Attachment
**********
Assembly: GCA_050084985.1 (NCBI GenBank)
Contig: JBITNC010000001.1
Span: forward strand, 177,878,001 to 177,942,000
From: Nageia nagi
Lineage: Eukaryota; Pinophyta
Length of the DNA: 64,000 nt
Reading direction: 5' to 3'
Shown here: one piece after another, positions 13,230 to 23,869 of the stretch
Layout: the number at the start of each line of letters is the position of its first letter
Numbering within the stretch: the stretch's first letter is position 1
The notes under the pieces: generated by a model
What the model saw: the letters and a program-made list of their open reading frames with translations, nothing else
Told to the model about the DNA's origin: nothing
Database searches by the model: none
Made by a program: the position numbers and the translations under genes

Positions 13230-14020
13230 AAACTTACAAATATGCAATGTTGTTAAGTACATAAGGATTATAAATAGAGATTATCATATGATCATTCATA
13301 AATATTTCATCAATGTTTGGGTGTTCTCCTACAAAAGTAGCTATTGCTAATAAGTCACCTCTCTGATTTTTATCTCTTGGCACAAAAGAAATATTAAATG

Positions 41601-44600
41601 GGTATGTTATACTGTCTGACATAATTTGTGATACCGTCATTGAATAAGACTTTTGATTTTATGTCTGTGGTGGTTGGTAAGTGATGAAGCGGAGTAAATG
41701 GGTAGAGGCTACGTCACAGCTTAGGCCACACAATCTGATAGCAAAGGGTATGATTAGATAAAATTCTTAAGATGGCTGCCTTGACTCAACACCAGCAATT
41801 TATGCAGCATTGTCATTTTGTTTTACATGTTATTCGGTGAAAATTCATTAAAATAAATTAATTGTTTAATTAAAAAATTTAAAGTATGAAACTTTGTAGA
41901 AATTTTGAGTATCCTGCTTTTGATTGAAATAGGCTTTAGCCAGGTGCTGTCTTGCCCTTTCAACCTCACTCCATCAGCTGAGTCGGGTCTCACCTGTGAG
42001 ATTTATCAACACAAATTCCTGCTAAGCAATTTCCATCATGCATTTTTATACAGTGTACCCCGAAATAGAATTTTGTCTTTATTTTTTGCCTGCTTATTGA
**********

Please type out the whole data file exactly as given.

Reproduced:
Assembly: GCA_050084985.1 (NCBI GenBank)
Contig: JBITNC010000001.1
Span: forward strand, 177,878,001 to 177,942,000
From: Nageia nagi
Lineage: Eukaryota; Pinophyta
Length of the DNA: 64,000 nt
Reading direction: 5' to 3'
Shown here: one piece after another, positions 13,230 to 23,869 of the stretch
Layout: the number at the start of each line of letters is the position of its first letter
Numbering within the stretch: the stretch's first letter is position 1
The notes under the pieces: generated by a model
What the model saw: the letters and a program-made list of their open reading frames with translations, nothing else
Told to the model about the DNA's origin: nothing
Database searches by the model: none
Made by a program: the position numbers and the translations under genes

Positions 13230-14020
13230 AAACTTACAAATATGCAATGTTGTTAAGTACATAAGGATTATAAATAGAGATTATCATATGATCATTCATA
13301 AATATTTCATCAATGTTTGGGTGTTCTCCTACAAAAGTAGCTATTGCTAATAAGTCACCTCTCTGATTTTTATCTCTTGGCACAAAAGAAATATTAAATG

Positions 41601-44600
41601 GGTATGTTATACTGTCTGACATAATTTGTGATACCGTCATTGAATAAGACTTTTGATTTTATGTCTGTGGTGGTTGGTAAGTGATGAAGCGGAGTAAATG
41701 GGTAGAGGCTACGTCACAGCTTAGGCCACACAATCTGATAGCAAAGGGTATGATTAGATAAAATTCTTAAGATGGCTGCCTTGACTCAACACCAGCAATT
41801 TATGCAGCATTGTCATTTTGTTTTACATGTTATTCGGTGAAAATTCATTAAAATAAATTAATTGTTTAATTAAAAAATTTAAAGTATGAAACTTTGTAGA
41901 AATTTTGAGTATCCTGCTTTTGATTGAAATAGGCTTTAGCCAGGTGCTGTCTTGCCCTTTCAACCTCACTCCATCAGCTGAGTCGGGTCTCACCTGTGAG
42001 ATTTATCAACACAAATTCCTGCTAAGCAATTTCCATCATGCATTTTTATACAGTGTACCCCGAAATAGAATTTTGTCTTTATTTTTTGCCTGCTTATTGA